Fresh Faces: Bleed by Ed Kurtz


At the beginning of each month we will take a look at some very promising genre talent that you may not have heard of- fresh faces, if you will. These authors will be names to watch out for in the future so check them out so you can say, “Ah yes, I remember reading them back in the day.”

Have you ever been watching a really good horror film and you can just tell that the filmmakers were absolutely in love with the genre? It’s a good feeling, right? It’s like we are part of some special community where we are all just fans. That happens to me all of the time with film but it is rare that I get that feeling from a novel. Well Ed Kurtz has given me that feeling with his debut novel, Bleed. Ed knows what horror fans want because, at his core, he loves and understands the genre.

When Walt Blackmore moves into an old gable front house on the outskirts of a small town, things are really looking up for him; he has an adoring girlfriend to whom he plans to propose, a new job teaching English at the local high school, and an altogether bright future. His outlook and destiny are irreparably changed, however, when an unusual dark red spot appears on the ceiling in the hallway. Bit by bit, the spot grows, first into a dripping blood stain and eventually into a grotesque, muttering creature.As the creature grows, Walt finds himself more and more interested in fostering its well-being. At first he only feeds it stray animals so that the blood-hungry monster can survive, but this soon fails to satisfy the creature’s ghastly needs. It is gradually becoming human again, and for that to happen it requires human blood and human flesh. And once Walt has crossed the line from curiosity to murder, there is no going back. 

The audience has a front-row seat as Walt slowly begins his descent into the unthinkable. As the mysterious stain grows so does Walt’s insanity. Bleed is a slow-build with a quick pace. I know that sounds a bit contradictory but the pacing within each chapter is extremely quick while the chapters themselves build slowly to the climax. It is a very interesting dynamic that certainly helps Bleed deliver the scares while building a fantastic amount of tension.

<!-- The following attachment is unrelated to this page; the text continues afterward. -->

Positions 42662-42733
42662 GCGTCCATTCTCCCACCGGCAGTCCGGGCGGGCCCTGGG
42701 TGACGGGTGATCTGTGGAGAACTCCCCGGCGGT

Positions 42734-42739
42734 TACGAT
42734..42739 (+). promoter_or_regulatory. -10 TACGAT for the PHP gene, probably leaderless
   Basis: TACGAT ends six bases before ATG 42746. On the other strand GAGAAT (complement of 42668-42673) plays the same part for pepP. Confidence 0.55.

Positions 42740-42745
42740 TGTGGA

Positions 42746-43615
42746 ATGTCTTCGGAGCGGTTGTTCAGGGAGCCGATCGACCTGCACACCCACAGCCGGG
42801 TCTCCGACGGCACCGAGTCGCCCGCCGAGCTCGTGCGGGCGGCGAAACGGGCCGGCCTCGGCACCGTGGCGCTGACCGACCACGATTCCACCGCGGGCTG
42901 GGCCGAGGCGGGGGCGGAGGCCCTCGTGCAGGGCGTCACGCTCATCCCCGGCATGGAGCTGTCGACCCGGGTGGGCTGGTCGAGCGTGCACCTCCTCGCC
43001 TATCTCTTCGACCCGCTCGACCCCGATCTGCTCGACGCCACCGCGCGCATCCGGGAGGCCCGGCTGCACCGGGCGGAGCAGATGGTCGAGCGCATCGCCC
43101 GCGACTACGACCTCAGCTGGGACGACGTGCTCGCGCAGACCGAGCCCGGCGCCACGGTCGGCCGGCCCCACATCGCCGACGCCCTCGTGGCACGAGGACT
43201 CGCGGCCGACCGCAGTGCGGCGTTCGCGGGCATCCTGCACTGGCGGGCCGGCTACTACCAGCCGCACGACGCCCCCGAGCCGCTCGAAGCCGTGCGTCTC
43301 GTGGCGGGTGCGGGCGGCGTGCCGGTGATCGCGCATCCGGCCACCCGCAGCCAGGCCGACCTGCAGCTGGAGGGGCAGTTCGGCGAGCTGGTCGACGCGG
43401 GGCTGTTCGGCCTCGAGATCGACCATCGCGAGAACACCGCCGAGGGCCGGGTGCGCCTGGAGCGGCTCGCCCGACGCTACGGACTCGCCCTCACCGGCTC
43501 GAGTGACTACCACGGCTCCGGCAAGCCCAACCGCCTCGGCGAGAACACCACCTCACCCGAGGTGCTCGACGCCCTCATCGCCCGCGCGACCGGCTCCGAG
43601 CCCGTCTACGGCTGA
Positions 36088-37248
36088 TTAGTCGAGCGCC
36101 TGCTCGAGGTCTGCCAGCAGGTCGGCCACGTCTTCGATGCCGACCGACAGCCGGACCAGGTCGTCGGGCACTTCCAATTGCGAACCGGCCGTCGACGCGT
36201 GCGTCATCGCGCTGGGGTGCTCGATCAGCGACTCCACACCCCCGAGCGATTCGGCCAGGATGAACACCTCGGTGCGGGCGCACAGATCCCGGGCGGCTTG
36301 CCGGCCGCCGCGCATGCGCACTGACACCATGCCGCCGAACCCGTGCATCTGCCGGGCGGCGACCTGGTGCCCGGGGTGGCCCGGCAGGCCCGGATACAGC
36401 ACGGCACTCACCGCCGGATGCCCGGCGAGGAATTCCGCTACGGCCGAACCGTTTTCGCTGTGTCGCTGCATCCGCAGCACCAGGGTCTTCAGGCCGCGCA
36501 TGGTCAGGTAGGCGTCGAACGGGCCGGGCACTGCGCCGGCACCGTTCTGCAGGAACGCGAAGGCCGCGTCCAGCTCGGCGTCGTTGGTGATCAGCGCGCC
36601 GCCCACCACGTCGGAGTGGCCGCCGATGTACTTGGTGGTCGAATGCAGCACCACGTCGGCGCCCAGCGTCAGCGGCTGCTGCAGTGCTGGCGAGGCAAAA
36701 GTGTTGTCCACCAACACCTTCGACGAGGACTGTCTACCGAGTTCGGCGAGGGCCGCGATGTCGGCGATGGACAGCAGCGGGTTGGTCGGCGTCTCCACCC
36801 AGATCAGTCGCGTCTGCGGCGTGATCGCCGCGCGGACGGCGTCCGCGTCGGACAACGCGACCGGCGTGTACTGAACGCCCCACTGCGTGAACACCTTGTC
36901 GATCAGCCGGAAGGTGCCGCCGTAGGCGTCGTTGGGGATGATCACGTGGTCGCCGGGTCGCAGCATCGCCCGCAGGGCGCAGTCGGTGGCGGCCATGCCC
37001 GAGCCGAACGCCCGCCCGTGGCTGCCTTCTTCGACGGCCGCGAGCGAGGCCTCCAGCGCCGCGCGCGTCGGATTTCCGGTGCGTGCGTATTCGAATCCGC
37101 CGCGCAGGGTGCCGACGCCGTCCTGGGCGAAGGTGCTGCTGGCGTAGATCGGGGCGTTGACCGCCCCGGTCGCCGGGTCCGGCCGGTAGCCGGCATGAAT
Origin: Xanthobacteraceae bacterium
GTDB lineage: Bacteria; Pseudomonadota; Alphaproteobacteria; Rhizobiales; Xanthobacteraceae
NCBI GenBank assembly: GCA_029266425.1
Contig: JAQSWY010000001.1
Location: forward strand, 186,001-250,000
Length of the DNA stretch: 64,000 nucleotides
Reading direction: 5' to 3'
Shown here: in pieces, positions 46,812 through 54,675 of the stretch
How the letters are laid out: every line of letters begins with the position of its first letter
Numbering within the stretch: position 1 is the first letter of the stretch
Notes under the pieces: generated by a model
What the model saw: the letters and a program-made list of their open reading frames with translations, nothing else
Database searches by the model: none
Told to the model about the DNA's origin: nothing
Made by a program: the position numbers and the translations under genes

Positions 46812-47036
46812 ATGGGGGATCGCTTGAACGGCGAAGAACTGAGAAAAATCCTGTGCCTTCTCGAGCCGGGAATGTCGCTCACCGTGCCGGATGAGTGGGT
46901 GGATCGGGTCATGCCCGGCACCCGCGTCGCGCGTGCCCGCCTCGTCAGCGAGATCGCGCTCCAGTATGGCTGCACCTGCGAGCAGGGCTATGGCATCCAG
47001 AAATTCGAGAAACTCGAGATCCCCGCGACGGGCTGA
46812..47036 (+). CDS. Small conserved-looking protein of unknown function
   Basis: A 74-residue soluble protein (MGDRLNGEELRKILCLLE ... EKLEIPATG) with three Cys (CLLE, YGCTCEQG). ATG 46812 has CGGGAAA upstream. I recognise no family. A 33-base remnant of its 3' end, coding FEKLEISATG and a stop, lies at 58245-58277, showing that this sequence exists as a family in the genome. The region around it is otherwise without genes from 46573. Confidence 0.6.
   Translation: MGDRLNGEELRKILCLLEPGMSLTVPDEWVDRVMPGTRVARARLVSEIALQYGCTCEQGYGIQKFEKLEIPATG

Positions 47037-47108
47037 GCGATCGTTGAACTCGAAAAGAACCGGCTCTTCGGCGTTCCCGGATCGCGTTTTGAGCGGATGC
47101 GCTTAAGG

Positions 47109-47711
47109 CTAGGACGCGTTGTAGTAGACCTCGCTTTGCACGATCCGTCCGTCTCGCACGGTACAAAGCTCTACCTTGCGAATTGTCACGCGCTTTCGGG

As Walt loses his mind and the stain takes on a more recognizable form, Kurtz brings the scares. I found myself honestly frightened at what may be waiting for me on the next page. Kurtz picks off “safe” characters with reckless (and grisly) abandon so you never get “comfortable” within the story. Again, this is a testament to Kurtz’s ability to masterfully understand and manipulate the conventions of the genre.
With all of the scares on display, do you know what really got me? The noises. Kurtz saves his most descriptive prose to describe the sickly noises throughout the novel. Whether it is the creaking bedsprings in the intense prologue or the slurping and sucking sounds that emanate from the stain as it begins to take shape, these sounds add to the terror more than any amount of blood and gore ever could.

Bleed is a very simple novel done exceptionally well. Kurtz knows how to take a safe setting and few characters and twist it into an unpredictable mass of blood and scares. Kurtz is certainly a name to keep an eye out for in the future. I know I’ll be waiting with bated breath for his next release.


This entry was posted in Novels, Reviews and tagged , , by Pat Dreadful. Bookmark the permalink.

About Pat Dreadful

Father of three. Impregnator of one. Pat lives in the backwoods of Pennsylvania where he splits his time between moonshining and moonlighting. He used to be the sole proprietor of a funky little site called Grade Z Horror but jumped at the chance to work with Meli and Colum. He was raised on King and Crichton but quickly found true salvation in the works of Ketchum and Laymon. When not selling plasma to afford those highly sought after Jeff Strand limited editions, Pat can be found sitting on his back porch with a pipe full of Perique and the sounds of summer coming through a beat up transistor radio. Simply put, he is a true ramblin’ boy of pleasure. The books that have shaped Pat’s warped lil’ ol’ mind have included Dweller by Jeff Strand, It by Stephen King, Boy’s Life by Robert McCammon, The Traveling Vampire Show by Richard Laymon and The Girl Next Door by Jack Ketchum. Pat is always on the lookout for a good coming-of-age yarn so shoot your suggestions to You can also follow his unsavory exploits over at

4 thoughts on “Fresh Faces: Bleed by Ed Kurtz

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